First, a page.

Most people know there is no more profound source of liability than a car accident. It is easy to understand why. The extent to which people prefer to avoid car accident liability can be measured in the amounts spent on extra insurance. When an accident takes place at work, however, especially in a car owned by an employer, liability becomes exponentially more complex.
Simply put, it is not possible for the average person, regardless of their sophistication or experience, to navigate the legal issues involved after a car accident involving a company-owned vehicle. It goes without saying drivers should have an attorney after any accident, but even the benefit of the doubt goes away in a situation like this. Here are some reasons why.
If a driver is in a vehicle vs. vehicle accident while driving someone else’s car, there are automatically two potential plaintiffs in any future legal dispute. The first is the car owner. The second is the other party to the accident. The case might even spawn a third potential cause of action between the two plaintiffs as well. All of these cases are interlocked because they share the same fact pattern.
If you are confused about what to do after the accident, this should be an indicator why you need a trained legal professional like those at Ahlander Injury Law, a group of car accident lawyers in Las Vegas to unravel it. Especially if your future insurance premiums, financial security and driver’s license are on the line.
If you are an employee of a company and driving a company-owned vehicle on company time, your liability for any accident may be offset by the fact your employer either shares or exclusively holds responsibility for the incident. As an employee, you may be shielded from liability and you may be entitled to various benefits to cover your injuries under either workers’ compensation insurance, a general liability policy maintained by your employer or any health insurance carried by your employer on your behalf.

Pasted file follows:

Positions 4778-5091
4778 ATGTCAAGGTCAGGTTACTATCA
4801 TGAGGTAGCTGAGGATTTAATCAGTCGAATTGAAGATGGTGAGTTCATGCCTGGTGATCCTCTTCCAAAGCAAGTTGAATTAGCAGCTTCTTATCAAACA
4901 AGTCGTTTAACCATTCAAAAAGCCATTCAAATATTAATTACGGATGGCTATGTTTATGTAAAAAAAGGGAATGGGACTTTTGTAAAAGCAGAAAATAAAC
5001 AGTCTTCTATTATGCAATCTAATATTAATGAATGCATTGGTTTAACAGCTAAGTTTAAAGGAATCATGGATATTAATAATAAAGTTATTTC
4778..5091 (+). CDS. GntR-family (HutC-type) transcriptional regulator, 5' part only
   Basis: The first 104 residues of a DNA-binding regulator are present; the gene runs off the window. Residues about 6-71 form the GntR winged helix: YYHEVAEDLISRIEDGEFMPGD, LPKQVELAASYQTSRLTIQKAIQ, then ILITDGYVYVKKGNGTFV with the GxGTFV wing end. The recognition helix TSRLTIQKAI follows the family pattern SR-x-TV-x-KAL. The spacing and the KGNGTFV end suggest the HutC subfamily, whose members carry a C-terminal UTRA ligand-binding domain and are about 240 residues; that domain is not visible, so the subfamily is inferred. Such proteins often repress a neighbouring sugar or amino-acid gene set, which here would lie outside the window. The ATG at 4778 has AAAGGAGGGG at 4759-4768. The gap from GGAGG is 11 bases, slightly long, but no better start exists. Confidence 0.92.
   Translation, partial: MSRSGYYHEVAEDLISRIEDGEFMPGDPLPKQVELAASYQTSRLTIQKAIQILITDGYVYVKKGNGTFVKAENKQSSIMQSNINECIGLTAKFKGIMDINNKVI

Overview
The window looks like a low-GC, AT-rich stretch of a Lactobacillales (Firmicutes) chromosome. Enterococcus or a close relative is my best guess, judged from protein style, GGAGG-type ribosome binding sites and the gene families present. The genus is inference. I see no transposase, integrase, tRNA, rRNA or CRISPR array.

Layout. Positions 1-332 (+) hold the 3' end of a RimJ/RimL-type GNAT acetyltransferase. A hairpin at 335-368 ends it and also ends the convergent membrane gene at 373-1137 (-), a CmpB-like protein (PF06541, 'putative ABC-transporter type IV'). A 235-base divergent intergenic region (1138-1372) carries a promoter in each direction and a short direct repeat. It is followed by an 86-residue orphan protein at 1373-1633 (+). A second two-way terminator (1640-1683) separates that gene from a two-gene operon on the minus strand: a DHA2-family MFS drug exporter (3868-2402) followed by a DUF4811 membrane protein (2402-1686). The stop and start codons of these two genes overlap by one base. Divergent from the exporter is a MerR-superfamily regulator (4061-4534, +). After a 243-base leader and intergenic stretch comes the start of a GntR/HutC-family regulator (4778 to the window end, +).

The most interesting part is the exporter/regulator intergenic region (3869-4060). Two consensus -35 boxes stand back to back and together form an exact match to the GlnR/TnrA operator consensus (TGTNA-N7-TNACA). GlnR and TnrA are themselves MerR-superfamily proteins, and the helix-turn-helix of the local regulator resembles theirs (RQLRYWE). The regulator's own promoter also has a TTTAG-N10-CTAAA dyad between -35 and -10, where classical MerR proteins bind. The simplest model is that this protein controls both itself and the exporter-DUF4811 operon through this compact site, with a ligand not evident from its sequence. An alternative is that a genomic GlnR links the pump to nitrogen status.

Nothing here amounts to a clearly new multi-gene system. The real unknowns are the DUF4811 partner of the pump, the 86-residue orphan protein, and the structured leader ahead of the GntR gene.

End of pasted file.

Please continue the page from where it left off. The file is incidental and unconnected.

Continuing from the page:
That’s potentially three insurance companies and at least one government agency you’ll need to have extended conversations with. If you think juggling two plaintiffs is complicated, you’re not ready to negotiate with big insurers. Your attorney, on the other hand, is required to know everything there is to know about your state’s insurance code.
It is possible you could be driving a company car while not “on the clock” at your job. If you find yourself in an accident on your own time, you may find your personal privacy at stake. For example, drivers in a wreck requiring the advice of a lawyer could inspire all kinds of questions from an employer. They may want to know where you were and what you were doing at the time of the accident. Some of this information is relevant, most of it isn’t.
Your attorney will know the difference, and may be in a much better position to exclude details that have little to nothing to do with the facts of the accident while at the same time preserving your professional relationship with your employer and your co-workers.
Most people are well aware a car accident can present a driver with potential civil liability. It can also create potential criminal issues as well. Even if you think you can navigate the world of insurance and employment, you are practically guaranteed to fail the test of trying to simultaneously wrestle with a criminal matter. It is for this reason alone you need to retain counsel as quickly as possible after any accident, especially one involving a company car.
Don’t be one of those drivers who learns too late how valuable the advice of a qualified attorney can be. When in doubt, ask for a lawyer, or retain one at your earliest opportunity. It’s much better to have too much advice than not enough.
About the Author: Lizzie Weakley is a freelance writer from Columbus, Ohio. She went to college at The Ohio State University where she studied communications. In her free time, she enjoys the outdoors and long walks in the park with her husky Snowball. You can find her on Twitter at @LizzieWeakley and on Facebook at facebook.com/lizzie.weakley.